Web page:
Workers Prevail on Wages at ABIA Hyatt
Six subcontractors stiffed workers out of nearly $240,000
Thanks to persistence by the electricians' IBEW Union Local 520, dozens of workers who helped build the new ABIA Hyatt Place Hotel at Bergstrom Airport are taking home additional pay that they had earned – but never received. According to accounting by the City of Austin Contract Compliance Office, the workers had been stiffed a grand total just shy of $240,000, because at least six subcontractors were not complying with prevailing wage requirements or other wage standards on the construction project, a public-private partnership between the city and the developer, ABIA HP LLC. Some were providing neither direct fringe benefits (e.g., health insurance, retirement) as required under the city's lease agreement, nor "in lieu" payments equivalent to those benefits; others were failing to pay for overtime hours.
When union representatives initially complained to the contract compliance officers about the underpayments, they say they were told that some workers were "apprentices" who didn't qualify for the higher pay – even though the lease agreement does not include that employee classification. In an April letter to Baldemar Maldonado of the city's CCO, IBEW Business Manager Matthew Friestman wrote that in the absence of an "apprentice" classification, "everyone on the project must be paid at the [prevailing] wage rates" (as established by the U.S. Department of Labor). Eventually, the city concurred with the union's interpretation, and required contractors to comply.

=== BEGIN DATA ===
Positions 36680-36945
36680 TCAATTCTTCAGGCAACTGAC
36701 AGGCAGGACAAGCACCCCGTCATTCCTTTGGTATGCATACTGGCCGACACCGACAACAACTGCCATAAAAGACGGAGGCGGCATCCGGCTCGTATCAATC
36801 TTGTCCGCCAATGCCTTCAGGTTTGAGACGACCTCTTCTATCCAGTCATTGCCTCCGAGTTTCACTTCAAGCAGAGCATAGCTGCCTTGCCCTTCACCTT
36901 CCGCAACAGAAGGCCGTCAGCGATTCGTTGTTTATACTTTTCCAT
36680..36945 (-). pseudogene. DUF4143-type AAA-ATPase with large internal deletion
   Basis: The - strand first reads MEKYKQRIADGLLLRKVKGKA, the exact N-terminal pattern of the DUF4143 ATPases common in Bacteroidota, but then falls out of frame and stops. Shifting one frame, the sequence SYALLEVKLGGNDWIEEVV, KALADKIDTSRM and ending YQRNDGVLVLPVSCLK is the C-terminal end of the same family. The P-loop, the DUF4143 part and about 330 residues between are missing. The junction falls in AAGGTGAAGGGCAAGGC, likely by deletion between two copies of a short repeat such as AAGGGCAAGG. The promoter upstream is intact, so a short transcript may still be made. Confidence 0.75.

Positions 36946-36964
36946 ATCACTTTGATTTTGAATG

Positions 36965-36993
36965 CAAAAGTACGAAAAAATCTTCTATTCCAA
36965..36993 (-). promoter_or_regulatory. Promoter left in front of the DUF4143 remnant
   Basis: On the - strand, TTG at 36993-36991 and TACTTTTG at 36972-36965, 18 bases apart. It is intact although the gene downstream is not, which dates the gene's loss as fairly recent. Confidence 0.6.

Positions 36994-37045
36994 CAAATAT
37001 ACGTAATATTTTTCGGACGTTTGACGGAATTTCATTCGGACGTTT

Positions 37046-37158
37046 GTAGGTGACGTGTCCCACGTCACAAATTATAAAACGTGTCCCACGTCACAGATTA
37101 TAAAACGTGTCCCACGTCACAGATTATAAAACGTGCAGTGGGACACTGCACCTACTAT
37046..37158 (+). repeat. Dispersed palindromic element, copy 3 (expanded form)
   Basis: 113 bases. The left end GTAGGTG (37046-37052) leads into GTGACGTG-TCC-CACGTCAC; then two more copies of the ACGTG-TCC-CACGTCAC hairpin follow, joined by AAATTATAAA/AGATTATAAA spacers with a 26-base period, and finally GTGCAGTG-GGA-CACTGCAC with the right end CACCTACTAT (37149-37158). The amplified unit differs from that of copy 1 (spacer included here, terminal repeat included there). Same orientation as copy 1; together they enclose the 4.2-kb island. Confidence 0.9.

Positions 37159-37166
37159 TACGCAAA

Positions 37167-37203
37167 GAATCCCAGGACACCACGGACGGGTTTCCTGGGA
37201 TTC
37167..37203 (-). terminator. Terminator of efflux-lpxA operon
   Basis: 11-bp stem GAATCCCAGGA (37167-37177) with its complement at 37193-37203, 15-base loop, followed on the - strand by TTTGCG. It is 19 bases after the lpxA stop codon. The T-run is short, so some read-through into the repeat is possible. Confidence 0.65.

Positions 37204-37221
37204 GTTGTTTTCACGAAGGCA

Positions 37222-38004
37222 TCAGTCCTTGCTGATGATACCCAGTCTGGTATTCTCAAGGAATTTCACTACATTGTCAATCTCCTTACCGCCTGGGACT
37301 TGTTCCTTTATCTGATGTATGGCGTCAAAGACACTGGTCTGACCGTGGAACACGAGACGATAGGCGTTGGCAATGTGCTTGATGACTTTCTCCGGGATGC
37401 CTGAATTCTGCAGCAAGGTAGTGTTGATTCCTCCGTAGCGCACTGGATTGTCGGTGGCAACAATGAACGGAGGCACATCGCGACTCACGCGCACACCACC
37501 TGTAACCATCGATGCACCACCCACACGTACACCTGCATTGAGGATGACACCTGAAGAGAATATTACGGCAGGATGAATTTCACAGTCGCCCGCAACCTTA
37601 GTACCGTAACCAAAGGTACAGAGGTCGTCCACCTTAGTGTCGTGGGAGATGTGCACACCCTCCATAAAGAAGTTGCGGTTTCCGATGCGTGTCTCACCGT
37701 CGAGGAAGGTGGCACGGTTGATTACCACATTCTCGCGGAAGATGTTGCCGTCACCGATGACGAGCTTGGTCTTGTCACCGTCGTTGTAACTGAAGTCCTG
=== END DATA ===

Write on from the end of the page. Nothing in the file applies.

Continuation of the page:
Two city audits confirmed total underpayments of $239,624, of which over $228,000 has now been paid. About $126,000 was due 44 employees (mostly electricians) employed by two subcontractors who had not been paying the prevailing wage. Another $114,000, primarily for overtime, was due sheet-metal workers, carpenters, plumbers, pipefitters, and others now in the process of receiving payment. A third audit is reviewing records for four additional subcontractors. A city spokesperson said, "We are working to make sure these individuals receive appropriate back pay. Every worker should receive the wages they are entitled to."
According to IBEW Local 520 General Counsel Michael Murphy, this is not the first time that the city has dragged its feet on prevailing wage standards, even though both state law and a subsequent city ordinance provide for those standards on city projects. On the Green Water Treatment Plant project, Murphy said contractors argued that prevailing wages were only required on the "shell" of the project – and the city capitulated. Friestman's letter to Maldonado cites that disagreement as precedent, and complains that in both cases, "City staff bent over backwards to craft an interpretation of the relevant development agreement that allows developers to largely avoid the prevailing wage obligation."
At least in the Hyatt Hotel instance, it appears that solidarity succeeded, and the city and the contractors finally backed down.